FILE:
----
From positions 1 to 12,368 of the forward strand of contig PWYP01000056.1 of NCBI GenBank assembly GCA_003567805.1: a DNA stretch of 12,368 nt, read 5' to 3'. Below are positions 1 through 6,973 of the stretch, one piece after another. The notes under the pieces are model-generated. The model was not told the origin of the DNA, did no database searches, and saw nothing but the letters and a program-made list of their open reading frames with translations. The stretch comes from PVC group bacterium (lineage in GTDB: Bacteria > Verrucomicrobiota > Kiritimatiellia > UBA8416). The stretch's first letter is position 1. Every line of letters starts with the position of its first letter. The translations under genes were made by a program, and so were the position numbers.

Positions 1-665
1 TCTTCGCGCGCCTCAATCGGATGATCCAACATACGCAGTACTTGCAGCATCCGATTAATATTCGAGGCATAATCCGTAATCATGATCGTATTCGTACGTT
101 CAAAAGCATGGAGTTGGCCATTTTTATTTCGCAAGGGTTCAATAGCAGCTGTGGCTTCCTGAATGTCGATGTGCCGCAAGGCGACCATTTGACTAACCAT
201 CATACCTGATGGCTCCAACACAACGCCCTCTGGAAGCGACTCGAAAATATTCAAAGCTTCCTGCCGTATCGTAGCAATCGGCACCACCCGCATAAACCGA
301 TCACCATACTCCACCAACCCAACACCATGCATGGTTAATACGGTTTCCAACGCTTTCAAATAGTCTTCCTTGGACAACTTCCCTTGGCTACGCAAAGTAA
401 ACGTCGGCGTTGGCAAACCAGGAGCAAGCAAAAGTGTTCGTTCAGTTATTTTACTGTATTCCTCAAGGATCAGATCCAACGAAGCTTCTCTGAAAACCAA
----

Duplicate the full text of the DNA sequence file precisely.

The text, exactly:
From positions 1 to 12,368 of the forward strand of contig PWYP01000056.1 of NCBI GenBank assembly GCA_003567805.1: a DNA stretch of 12,368 nt, read 5' to 3'. Below are positions 1 through 6,973 of the stretch, one piece after another. The notes under the pieces are model-generated. The model was not told the origin of the DNA, did no database searches, and saw nothing but the letters and a program-made list of their open reading frames with translations. The stretch comes from PVC group bacterium (lineage in GTDB: Bacteria > Verrucomicrobiota > Kiritimatiellia > UBA8416). The stretch's first letter is position 1. Every line of letters starts with the position of its first letter. The translations under genes were made by a program, and so were the position numbers.

Positions 1-665
1 TCTTCGCGCGCCTCAATCGGATGATCCAACATACGCAGTACTTGCAGCATCCGATTAATATTCGAGGCATAATCCGTAATCATGATCGTATTCGTACGTT
101 CAAAAGCATGGAGTTGGCCATTTTTATTTCGCAAGGGTTCAATAGCAGCTGTGGCTTCCTGAATGTCGATGTGCCGCAAGGCGACCATTTGACTAACCAT
201 CATACCTGATGGCTCCAACACAACGCCCTCTGGAAGCGACTCGAAAATATTCAAAGCTTCCTGCCGTATCGTAGCAATCGGCACCACCCGCATAAACCGA
301 TCACCATACTCCACCAACCCAACACCATGCATGGTTAATACGGTTTCCAACGCTTTCAAATAGTCTTCCTTGGACAACTTCCCTTGGCTACGCAAAGTAA
401 ACGTCGGCGTTGGCAAACCAGGAGCAAGCAAAAGTGTTCGTTCAGTTATTTTACTGTATTCCTCAAGGATCAGATCCAACGAAGCTTCTCTGAAAACCAA